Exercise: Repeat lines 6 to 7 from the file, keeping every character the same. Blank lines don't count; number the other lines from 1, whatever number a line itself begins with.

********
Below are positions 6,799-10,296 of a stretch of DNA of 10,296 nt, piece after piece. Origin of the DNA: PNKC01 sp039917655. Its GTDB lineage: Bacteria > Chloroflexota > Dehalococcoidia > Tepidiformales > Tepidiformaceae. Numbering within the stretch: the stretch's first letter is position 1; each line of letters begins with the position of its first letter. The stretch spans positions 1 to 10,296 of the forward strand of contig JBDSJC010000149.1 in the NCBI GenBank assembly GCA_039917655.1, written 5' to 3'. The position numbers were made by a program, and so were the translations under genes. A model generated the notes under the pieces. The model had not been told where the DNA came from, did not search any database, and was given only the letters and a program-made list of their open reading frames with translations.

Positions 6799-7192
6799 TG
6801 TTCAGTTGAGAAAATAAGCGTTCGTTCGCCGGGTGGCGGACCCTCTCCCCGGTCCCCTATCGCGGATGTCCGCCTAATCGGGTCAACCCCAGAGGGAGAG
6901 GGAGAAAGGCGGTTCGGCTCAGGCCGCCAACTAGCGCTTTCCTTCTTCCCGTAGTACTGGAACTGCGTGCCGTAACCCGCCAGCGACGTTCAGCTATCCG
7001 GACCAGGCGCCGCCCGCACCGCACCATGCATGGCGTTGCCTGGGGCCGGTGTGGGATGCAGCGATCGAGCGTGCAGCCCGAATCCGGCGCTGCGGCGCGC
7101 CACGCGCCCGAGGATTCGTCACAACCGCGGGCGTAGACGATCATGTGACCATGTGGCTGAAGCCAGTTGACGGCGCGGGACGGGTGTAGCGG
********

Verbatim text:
7001 GACCAGGCGCCGCCCGCACCGCACCATGCATGGCGTTGCCTGGGGCCGGTGTGGGATGCAGCGATCGAGCGTGCAGCCCGAATCCGGCGCTGCGGCGCGC
7101 CACGCGCCCGAGGATTCGTCACAACCGCGGGCGTAGACGATCATGTGACCATGTGGCTGAAGCCAGTTGACGGCGCGGGACGGGTGTAGCGG